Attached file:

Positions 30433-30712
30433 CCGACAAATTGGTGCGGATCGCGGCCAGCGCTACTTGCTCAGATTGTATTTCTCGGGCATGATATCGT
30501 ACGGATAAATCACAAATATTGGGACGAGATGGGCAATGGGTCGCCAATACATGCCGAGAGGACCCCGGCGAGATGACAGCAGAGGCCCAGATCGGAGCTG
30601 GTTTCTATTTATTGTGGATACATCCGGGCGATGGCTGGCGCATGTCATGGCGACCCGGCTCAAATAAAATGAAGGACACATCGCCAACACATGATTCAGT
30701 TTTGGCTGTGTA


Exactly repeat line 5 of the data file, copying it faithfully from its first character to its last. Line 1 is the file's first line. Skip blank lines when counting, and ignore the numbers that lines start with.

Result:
30701 TTTGGCTGTGTA